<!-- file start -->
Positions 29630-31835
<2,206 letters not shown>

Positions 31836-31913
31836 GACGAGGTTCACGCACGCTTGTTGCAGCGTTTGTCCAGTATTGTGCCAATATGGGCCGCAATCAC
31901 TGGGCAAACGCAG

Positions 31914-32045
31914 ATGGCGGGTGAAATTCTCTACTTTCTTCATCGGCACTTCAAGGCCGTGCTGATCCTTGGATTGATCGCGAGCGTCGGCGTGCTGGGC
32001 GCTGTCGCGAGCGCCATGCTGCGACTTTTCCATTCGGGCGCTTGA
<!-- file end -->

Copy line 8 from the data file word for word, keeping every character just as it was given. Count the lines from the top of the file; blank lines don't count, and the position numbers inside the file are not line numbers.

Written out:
32001 GCTGTCGCGAGCGCCATGCTGCGACTTTTCCATTCGGGCGCTTGA